Pope Francis of the Catholic Church in Rome, who initially opposed the church-ban’, changed his mind in face of the devastating reality that is the coronavirus and allowed the church to be closed. He decided to stream his Sunday Angelus Sermon live from the safety of his home. Many priests, especially in Italy, which was hit the hardest, are now urging people to use the internet and popular social media sites as tools to love God through.
Italy also has the toughest restrictions on religious services and the government has imposed bans on not only church services but also baptisms and funerals. Priest in the presence of, at most, three family members say the final prayers for the departed soul. But what alternative ways could be taken? Attending a funeral of one patient will lead to quarantining 70 attendees, which is exactly what panned out in Foggia, Italy.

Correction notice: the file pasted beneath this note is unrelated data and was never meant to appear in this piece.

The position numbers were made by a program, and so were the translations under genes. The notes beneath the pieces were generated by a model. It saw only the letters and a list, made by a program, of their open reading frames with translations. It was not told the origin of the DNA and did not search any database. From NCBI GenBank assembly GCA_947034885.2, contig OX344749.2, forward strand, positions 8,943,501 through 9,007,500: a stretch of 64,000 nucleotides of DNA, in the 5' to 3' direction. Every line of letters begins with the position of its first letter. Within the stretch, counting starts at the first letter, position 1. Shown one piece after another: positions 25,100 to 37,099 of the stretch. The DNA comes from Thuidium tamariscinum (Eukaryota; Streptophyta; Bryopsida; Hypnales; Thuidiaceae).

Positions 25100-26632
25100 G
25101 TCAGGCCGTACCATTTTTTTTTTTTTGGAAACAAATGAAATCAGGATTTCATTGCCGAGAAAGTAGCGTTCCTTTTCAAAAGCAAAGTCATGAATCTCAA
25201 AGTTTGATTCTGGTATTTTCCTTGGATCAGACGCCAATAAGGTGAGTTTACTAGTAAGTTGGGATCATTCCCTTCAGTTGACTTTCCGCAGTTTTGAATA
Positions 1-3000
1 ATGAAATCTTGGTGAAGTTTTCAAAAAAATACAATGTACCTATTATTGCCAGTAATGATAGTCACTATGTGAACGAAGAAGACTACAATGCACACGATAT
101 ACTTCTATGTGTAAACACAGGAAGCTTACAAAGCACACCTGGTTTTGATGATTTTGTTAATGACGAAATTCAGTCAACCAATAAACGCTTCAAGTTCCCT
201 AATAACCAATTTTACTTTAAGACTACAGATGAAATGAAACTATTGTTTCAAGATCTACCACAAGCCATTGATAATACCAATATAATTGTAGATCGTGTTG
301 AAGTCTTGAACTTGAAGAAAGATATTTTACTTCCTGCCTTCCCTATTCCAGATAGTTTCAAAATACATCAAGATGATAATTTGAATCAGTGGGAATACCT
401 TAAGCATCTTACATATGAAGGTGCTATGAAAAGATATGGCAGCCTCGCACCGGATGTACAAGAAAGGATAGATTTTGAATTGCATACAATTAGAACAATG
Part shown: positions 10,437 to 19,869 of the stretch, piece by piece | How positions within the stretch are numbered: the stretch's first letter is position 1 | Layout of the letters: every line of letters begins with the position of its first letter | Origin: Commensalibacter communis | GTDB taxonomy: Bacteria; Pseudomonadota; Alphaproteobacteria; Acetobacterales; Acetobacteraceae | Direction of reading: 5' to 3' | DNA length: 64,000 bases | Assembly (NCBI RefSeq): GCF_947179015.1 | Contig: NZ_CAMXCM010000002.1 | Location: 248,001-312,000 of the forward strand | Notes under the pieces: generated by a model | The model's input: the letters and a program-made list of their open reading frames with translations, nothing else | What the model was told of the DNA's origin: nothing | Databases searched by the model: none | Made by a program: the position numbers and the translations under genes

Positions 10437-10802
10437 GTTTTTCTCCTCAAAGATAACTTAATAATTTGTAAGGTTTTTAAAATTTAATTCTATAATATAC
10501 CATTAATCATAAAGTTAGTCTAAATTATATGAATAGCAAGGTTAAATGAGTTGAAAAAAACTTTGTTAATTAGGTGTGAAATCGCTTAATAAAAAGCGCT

All sorts of religious events banned in Slovakia, ban on holy water in Lithuania, closure of synagogues in Belgium, closed doors of the holy Kaaba and the suspension of collective prayers in all 90,000 mosques in Turkey indicate the very surreal times we are surviving in. The safe distance that we are rightly obliged to keep is threatened by prayer congregation and religious communion. It does not matter who gives the directive, an imam or priest or even the government, but it is the need of the almost apocalyptic time that religion is practiced privately instead of collectively, the world over.
Khaula Rafeeq Aalam is a resident of Lahore, a doctor by profession
Original Headline: Piety becomes perilous: congregation amidst Covid-19
Source: The Express Tribune, Pakistan